But What Do I Know? . . . Mike Soroka, Jeff Heath, George Selkirk, R.J. Swindle

George Selkirk (Huntsville, Ont.) became the first Canadian to be selected to a MLB All-Star Game when he was chosen to participate in the 1936 contest. Photo: Canadian Baseball Hall of Fame

My weekly observations and notes about some Canadian baseball stories:

·         Congratulations to Calgary, Alta., native Mike Soroka who has been named to the National League All-Star team. With his selection, he becomes the third Canadian to be named to the All-Star team in their rookie season, joining Jason Dickson (Miramichi, N.B.) in 1997 and Jeff Zimmerman (Kelowna, B.C.) in 1999. Soroka boasts a 9-1 record with a 2.42 ERA in 89 1/3 innings in 15 starts for the Atlanta Braves this season.

·         When I used to give tours at the Canadian Baseball Hall of Fame, people would sometimes stop at the large photo of inductee Jeff Heath and ask how good he was. I used to tell them that in 1941, Joe DiMaggio had his 56-game hitting streak and Ted Williams batted .406 (the last time any player ever hit .400 in a major league season) and the starting outfield for the American League in the All-Star Game that year was DiMaggio, Williams and Heath. That’s how good Heath was. The Canadian slugger, who was born in Fort William, Ont. (now part of Thunder Bay), batted .340 with 24 home runs and 123 RBIs in 151 games in 1941.

·         The first Canadian ever selected to the MLB All-Star Game was Huntsville, Ont., native and Canadian Baseball Hall of Fame inductee George Selkirk. The Yankees outfielder, who wore No. 3 and replaced Babe Ruth in right field, was selected for the 1936 contest. In that game, played on July 7, 1936 at Braves Field in Boston, Selkirk pinch hit for pitcher Schoolboy Rowe in the top of the seventh inning and walked in his only at bat. In 137 games that season, Selkirk batted .308 with 18 home runs and 107 RBIs. He also had 94 walks and an on-base percentage of .420. It was the first of two all-star selections for Selkirk. He was also an all-star in 1939.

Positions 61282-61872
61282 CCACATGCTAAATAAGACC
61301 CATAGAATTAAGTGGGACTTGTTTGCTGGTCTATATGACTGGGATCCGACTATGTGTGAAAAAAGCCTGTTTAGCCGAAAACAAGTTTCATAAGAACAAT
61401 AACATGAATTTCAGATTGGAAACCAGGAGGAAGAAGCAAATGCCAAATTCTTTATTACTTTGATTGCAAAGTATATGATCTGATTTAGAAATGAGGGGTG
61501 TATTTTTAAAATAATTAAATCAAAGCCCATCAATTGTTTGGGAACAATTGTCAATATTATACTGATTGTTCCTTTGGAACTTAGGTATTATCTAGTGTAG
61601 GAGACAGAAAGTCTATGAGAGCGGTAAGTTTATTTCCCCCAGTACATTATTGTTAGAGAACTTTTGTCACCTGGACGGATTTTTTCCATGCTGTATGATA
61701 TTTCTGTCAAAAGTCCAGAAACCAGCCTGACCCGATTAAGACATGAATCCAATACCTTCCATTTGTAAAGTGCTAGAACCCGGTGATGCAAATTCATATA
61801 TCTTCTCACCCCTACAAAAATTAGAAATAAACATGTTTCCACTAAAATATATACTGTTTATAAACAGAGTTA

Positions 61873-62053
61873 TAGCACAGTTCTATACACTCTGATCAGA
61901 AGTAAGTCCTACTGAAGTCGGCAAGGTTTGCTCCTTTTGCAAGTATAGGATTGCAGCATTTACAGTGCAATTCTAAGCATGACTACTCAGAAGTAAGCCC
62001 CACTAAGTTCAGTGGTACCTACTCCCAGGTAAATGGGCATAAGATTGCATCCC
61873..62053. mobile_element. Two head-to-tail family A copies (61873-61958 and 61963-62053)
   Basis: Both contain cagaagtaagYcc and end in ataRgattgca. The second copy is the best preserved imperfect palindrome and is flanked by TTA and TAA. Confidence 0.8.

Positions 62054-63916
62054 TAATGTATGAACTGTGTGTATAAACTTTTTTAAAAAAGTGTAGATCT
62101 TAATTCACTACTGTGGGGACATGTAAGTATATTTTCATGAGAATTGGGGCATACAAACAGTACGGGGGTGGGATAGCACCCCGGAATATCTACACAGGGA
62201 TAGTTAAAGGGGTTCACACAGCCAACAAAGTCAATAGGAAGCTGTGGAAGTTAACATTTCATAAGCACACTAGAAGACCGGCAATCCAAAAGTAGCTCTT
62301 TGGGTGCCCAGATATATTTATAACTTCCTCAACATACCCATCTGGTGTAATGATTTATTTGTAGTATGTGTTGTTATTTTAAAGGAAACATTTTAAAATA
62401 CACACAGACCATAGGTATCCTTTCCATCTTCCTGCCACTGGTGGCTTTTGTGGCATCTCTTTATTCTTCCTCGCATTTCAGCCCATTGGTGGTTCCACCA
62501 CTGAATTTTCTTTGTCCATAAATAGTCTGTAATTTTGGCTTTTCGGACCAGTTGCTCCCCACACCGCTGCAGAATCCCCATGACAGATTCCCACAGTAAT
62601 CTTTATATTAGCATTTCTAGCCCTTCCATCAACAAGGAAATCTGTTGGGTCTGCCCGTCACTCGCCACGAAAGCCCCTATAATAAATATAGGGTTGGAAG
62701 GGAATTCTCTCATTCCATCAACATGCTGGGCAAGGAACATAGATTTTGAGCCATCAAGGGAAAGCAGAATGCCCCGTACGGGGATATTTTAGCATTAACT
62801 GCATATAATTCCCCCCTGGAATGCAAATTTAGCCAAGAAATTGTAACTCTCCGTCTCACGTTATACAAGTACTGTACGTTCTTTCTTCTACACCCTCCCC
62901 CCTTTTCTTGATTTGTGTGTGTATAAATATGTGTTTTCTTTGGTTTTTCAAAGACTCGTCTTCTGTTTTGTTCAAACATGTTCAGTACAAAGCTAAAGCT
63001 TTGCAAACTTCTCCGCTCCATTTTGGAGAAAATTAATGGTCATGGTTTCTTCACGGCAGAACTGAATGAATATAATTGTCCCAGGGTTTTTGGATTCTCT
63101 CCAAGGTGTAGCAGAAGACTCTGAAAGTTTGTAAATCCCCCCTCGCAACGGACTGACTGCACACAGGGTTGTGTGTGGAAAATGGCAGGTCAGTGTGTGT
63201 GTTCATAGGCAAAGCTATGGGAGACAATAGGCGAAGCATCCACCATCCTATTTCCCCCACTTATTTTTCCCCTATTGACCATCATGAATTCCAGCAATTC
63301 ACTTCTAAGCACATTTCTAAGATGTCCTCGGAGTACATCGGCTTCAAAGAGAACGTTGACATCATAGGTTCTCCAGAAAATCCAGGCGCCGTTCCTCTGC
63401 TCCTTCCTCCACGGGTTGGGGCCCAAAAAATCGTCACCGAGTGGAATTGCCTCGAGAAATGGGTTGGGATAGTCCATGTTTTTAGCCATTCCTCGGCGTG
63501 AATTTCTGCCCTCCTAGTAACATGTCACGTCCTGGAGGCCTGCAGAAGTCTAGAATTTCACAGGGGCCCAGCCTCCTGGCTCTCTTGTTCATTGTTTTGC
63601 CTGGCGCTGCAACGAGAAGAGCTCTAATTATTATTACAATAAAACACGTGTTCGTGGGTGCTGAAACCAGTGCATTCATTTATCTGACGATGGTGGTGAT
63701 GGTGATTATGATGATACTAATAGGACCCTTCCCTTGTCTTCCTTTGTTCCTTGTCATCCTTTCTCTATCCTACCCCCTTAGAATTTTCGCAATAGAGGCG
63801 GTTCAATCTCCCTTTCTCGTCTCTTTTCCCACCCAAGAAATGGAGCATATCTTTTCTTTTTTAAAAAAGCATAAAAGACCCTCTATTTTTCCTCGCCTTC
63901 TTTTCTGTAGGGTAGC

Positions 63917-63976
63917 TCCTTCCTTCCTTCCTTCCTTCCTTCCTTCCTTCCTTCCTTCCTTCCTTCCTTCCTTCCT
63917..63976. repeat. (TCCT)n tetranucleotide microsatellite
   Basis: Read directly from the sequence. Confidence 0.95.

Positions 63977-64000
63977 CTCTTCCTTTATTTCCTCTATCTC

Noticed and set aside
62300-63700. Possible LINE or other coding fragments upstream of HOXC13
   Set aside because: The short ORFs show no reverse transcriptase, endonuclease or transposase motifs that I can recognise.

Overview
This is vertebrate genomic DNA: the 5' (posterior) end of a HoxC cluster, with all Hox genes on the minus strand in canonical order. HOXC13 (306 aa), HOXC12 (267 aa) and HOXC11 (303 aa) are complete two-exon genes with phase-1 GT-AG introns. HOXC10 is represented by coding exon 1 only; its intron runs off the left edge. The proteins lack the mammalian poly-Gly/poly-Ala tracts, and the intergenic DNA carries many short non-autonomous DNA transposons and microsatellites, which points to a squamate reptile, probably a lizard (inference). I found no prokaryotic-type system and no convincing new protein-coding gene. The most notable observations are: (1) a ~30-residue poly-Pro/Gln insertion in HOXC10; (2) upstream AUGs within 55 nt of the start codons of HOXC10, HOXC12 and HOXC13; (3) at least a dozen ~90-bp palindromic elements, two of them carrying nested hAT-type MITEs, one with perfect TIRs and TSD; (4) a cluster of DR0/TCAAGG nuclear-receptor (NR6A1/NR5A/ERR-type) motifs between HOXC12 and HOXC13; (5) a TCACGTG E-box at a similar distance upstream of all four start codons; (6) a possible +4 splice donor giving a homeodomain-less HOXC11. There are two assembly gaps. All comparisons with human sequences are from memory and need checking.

Justin Morneau (New Westminster, B.C.) not only won the 2008 All-Star Game Home Run Derby, but he also had two hits and the game-winning run in the game the following day.

·         Three Canadians – Ryan Dempster (Gibsons, B.C.), Justin Morneau (New Westminster, B.C.) and Russell Martin (Montreal, Que.) – were selected for the 2008 Midsummer Classic. This represents the highest number of Canucks ever chosen. Played on July 15, 2008 at Yankee Stadium, the American League eventually prevailed 4-3 in 15 innings. Morneau scored the game-winning run on a sacrifice fly from Michael Young in the bottom of the 15th inning. Morneau had led off with a single off of Philadelphia Phillies closer Brad Lidge in that inning. It was Morneau’s second hit and second run in the contest. His game-winning run capped off an exceptional two days for Morneau who had won the Home Run Derby the day before (the only Canadian to do so). Dempster also impressed for the National League squad during the contest. He struck out the side (Ian Kinsler, Dioner Navarro and J.D. Drew) in the ninth inning. Martin also had a single in three at bats for the National Leaguers.

·         Canadian Baseball Hall of Famer Fergie Jenkins (Chatham, Ont.) was selected to three All-Star games and his most impressive outing came in the 1967 contest at Anaheim Stadium when he tied an All-Star Game record by striking out six batters in his three innings for the National League squad. Among the players Jenkins fanned in that game were Hall of Famers Mickey Mantle, Harmon Killebrew and Rod Carew. The National League won the game 2-1 in 15 innings.